A final benefit to Microsoft is that it allows the company another foot into a growth industry, which social media platforms are due to their (usual) free sign-ups, as well as the need for individuals and businesses to be on a wide range of platforms these days. Despite being a growth industry, LinkedIn seems to have struggled with growth over the recent months, and so LinkedIn needed support from somewhere. With their gloomy forecast published in February 2016, shares fell to a three-year low by more than 43 percent. This follows on from the less-than-positive news that their growth in Q4 2015 was 20%, compared to 56% in the same quarter in 2014. Despite a clear business strategy of acting as a place to connect professionals and prospective employees, and attempts at expanding the business with LinkedIn Influencers and marketing ‘Who’s Looking At Your Profile” e-mails, LinkedIn has struggled to attract new unique visitors each month; this is something that Microsoft hopes to turn around.
One such social media company noticing similar struggles at the moment is Twitter, with its value down $11 billion and Apple, Google and Facebook all being touted as potential acquirers for the company. It has been struggling with growth and has found its user base hardly growing over recent months.
Most social media companies have a difficult time monetising their services. They generally allow users to subscribe for free, and beyond this, there isn’t a great deal they can do in the way of making money consistently. Users can choose to ignore paid adverts, posts, and tweets, and a survey from Gallup found that the majority of consumers use social media channels primarily to connect with family and friends. Users don’t want to log on to be sold to or to purchase items; they simply want to view their friend’s latest holiday snaps or catch up with family.
Facebook on the other hand seems to be the anomaly and enjoys high levels of growth and revenue, but they too are experiencing their own problems with users sharing less content; the whole foundations that Facebook is built around. However, this doesn’t put them at risk of acquisition anytime soon, but with LinkedIn having been acquired, Twitter looking to go that way (their shares rose 8% after the news of LinkedIn’s acquisition), Yelp exploring options of a sale in 2015, for which their stock rose 15%, and other companies like Zynga and Groupon being targeted for acquisitions, all social media platforms seem to be heading one way.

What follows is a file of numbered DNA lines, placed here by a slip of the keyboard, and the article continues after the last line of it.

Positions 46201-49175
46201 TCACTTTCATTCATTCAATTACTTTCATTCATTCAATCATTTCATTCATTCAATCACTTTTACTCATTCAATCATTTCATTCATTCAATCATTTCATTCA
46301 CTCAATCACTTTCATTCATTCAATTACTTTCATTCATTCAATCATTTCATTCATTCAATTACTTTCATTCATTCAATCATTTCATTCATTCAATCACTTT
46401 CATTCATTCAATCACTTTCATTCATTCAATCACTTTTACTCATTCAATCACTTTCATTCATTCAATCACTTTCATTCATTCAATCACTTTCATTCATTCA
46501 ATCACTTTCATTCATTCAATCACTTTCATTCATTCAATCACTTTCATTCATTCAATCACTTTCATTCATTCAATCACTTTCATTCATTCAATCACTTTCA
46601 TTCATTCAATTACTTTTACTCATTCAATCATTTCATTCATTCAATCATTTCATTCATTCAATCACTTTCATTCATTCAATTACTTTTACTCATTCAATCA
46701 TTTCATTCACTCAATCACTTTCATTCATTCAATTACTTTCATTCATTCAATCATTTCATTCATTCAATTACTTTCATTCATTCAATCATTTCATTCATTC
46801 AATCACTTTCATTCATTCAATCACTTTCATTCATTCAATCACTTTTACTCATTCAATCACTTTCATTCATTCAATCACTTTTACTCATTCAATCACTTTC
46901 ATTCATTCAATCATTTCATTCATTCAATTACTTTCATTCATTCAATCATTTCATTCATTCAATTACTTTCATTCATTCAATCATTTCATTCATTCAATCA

Social media platforms have become one of the main dominant forces in both our personal and business lives, and there is no doubt that they are here to stay, but many feel that the golden age for social media outlets is now over. While this most likely won’t change how these platforms operate for users, they’ve experienced their rapid rise now; those who have heard of them and liked the idea have signed up, and now growth has (mostly) stagnated. These platforms now need to find new ways to attract users they couldn’t previously attract or new ways to increase revenue and monetise their services to keep shareholders and investors happy.
Here at Opace we don’t expect to be changing our social media offerings anytime soon as businesses still need to connect with their consumers and social media provides a great platform to allow this. That said, the way in which the platforms themselves connect with their own users will most likely change. Expect to see some changes in the market over the coming months and years ahead as these social media companies look for new ways to increase growth, reach new users and monetise services.